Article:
Thursday, 24 March 2016


Governments have worked hard to control the stories told about the status quo – that is, about them.

Martin Gurri, The Revolt of the Public

It is sometimes hard to refrain from writing a satire.



The procedure is familiar now. A slaughter in a European city is followed by a full-scale crackdown. Not on the perpetrators, their ideology or their facilitators, however, but against any citizens foolish enough to voice their opinion as to the cause of these attacks. The media goes into lockdown and falls into lockstep, uniting to keep the narrative running smoothly, a narrative that runs in a curious parallel to Freud’s famous example of ‘kettle logic’.

In Freud’s The Interpretation of Dreams and Jokes and Their Relation to the Unconscious, Freud discusses a series of fallacious arguments presented by a man who has returned a neighbour’s kettle in a damaged condition. The man argues in his defence as follows;

1.     The kettle was returned undamaged.

2.     It was already damaged when I borrowed it.

3.     I didn’t borrow the kettle in the first place.

Of course, the fit is not exact – Freud is more concerned with the fractured logic of the dreamwork and the id - but the Western media response to something like the Brussels bombings is roughly as follows;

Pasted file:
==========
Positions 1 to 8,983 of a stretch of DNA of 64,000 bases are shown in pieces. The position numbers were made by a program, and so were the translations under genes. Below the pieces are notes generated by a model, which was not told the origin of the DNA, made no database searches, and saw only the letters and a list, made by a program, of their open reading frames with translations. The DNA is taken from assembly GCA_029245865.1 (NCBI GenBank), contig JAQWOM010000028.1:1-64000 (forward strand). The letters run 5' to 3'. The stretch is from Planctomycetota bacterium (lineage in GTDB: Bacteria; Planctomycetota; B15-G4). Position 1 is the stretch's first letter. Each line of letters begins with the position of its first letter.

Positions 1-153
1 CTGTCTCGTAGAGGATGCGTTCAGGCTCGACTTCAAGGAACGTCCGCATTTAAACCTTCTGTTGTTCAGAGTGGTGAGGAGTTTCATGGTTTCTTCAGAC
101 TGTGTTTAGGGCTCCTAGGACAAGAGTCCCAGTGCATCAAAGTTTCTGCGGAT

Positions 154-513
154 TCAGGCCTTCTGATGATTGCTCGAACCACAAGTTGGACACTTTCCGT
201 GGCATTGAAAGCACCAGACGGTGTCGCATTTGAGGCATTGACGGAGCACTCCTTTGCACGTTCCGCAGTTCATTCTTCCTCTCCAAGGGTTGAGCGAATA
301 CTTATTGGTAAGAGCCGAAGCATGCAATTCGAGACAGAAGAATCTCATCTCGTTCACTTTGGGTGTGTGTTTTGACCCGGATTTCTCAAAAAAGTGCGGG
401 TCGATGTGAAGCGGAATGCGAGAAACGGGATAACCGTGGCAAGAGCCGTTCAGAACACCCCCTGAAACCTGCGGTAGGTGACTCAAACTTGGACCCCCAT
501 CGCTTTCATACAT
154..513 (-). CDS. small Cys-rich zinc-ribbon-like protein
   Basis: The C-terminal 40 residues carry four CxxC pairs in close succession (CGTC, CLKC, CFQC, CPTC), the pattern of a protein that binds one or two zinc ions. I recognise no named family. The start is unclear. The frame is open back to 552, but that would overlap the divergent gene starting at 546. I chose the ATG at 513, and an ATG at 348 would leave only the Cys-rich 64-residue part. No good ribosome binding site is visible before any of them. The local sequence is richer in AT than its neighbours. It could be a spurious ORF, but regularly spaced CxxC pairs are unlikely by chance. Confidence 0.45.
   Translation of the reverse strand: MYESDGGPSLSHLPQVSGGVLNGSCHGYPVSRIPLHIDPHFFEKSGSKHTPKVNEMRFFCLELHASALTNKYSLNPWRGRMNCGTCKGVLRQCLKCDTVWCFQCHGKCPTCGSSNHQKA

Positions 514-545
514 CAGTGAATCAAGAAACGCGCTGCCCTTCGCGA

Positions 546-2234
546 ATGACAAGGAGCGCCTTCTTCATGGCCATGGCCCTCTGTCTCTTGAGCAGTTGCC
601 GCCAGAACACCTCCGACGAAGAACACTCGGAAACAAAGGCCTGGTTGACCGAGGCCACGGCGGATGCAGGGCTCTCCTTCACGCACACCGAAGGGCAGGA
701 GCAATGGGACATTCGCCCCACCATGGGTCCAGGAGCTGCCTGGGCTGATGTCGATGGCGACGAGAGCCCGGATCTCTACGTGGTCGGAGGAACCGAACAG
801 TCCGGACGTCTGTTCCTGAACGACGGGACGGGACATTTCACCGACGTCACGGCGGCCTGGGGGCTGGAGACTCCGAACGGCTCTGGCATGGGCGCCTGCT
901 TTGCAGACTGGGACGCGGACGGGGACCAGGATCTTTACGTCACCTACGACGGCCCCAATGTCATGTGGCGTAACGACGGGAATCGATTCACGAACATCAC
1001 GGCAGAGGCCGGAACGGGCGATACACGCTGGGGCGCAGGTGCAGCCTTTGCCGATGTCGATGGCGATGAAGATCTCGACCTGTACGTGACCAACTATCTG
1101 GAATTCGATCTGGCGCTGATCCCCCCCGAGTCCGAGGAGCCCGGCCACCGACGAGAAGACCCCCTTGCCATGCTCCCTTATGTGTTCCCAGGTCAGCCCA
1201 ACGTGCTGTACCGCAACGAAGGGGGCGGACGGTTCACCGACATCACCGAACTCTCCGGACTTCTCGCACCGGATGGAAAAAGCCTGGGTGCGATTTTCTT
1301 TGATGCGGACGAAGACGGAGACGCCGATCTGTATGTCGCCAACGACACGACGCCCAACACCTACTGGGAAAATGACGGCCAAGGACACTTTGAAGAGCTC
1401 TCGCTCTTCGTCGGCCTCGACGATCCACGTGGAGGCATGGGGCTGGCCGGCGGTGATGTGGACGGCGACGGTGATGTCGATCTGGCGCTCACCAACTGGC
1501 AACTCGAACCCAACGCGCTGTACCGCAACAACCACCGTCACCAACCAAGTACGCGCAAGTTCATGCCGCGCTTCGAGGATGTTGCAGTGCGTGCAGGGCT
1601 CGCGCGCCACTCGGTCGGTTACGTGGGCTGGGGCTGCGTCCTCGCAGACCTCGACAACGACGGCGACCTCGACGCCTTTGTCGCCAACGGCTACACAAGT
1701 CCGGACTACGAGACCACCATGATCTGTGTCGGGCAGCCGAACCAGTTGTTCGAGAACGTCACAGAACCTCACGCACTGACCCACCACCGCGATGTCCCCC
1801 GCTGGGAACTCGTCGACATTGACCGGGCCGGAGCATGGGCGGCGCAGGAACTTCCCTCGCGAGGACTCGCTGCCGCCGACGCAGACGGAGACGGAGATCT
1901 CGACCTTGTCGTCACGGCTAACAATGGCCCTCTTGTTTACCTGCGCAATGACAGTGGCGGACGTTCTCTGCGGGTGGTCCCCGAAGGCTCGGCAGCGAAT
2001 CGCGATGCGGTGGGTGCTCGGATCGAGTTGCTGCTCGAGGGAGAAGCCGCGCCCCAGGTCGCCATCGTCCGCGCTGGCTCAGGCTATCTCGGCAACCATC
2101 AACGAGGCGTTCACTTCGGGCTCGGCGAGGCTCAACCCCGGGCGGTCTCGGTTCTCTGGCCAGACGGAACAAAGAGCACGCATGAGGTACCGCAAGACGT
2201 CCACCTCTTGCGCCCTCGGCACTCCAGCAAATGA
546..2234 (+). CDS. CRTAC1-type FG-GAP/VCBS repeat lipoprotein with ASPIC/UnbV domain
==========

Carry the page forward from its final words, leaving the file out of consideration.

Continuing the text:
1.     The attack has nothing to do with Islam or Muslims.

2.     Even if it did, not all Muslims hate us.

3.     Even if Muslims hate us, it is justified because of our faults and actions.

What happens next is, of course, what concerns the authorities. But these are authorities who failed to apprehend a known terrorist who had been expelled twice from Turkey – with the appropriate level of warning accompanying him – and yet who managed in England to arrest a man who had sent a rather sneering Tweet concerning his challenging a random Muslim woman over the Brussels attacks. They are not interested in preventing terrorism, but they are obsessive when it comes to closing down freedom of speech regarding that terrorism. Being a known bomb-maker does not seem to attract the attention of the authorities; having the wrong tone on social media does.

What genuinely concerns the authorities is when the tipping-point will be reached. Even the rigged democracy of the EU is failing to prevent the rise of the Right in the polls. Voters in France, for example, are well aware that it is only an unprincipled coalition of feeble, neo-Vichy apologists that is stopping Marine Le Pen’s route to power. It is as though – no, it is the case that – democracy is being re-engineered so that the will of the people becomes something decorative, a hood ornament as opposed to a vital part of the engine.

Once the legal, democratic paths have been closed or so manipulated as to be unpassable, the people (a phrase which disgusts EU leaders such as Merkel, Juncker and Schulz) will search for other routes, and this is what keeps the security chiefs up at night. As I have said many times, radicalised mosques do not bother the British government; radicalised pubs do.